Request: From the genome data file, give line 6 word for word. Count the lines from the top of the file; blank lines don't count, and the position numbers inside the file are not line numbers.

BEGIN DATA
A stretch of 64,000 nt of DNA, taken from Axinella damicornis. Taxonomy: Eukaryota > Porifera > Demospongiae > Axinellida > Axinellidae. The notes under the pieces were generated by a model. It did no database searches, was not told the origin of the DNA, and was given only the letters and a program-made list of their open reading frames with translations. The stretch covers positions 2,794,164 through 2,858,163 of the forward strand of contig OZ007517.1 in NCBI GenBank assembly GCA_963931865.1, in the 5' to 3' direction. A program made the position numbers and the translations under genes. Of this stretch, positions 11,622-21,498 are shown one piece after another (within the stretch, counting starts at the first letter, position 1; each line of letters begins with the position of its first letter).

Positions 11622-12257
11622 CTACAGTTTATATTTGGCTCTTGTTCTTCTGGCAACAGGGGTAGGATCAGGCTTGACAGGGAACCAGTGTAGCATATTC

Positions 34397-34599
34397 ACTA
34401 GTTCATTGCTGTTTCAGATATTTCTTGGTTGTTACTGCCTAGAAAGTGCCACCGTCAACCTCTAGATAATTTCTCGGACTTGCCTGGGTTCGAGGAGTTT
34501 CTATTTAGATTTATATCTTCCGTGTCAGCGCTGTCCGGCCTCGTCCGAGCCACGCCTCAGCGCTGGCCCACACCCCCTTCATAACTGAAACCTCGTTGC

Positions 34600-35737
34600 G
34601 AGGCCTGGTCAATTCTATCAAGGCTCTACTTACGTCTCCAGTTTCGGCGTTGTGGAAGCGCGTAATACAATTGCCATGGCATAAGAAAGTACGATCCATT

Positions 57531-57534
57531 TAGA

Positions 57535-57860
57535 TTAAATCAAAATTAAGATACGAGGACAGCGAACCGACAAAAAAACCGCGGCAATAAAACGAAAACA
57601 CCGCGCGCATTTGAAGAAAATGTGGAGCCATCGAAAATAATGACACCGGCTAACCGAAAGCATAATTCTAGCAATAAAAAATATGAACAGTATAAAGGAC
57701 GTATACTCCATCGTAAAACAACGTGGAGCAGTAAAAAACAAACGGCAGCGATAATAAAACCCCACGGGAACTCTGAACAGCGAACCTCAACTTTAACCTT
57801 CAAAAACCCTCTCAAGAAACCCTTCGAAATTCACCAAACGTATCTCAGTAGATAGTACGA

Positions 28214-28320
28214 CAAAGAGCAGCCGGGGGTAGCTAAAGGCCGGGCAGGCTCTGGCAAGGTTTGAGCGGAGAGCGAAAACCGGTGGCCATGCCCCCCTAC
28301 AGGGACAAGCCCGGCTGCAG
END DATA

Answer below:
34401 GTTCATTGCTGTTTCAGATATTTCTTGGTTGTTACTGCCTAGAAAGTGCCACCGTCAACCTCTAGATAATTTCTCGGACTTGCCTGGGTTCGAGGAGTTT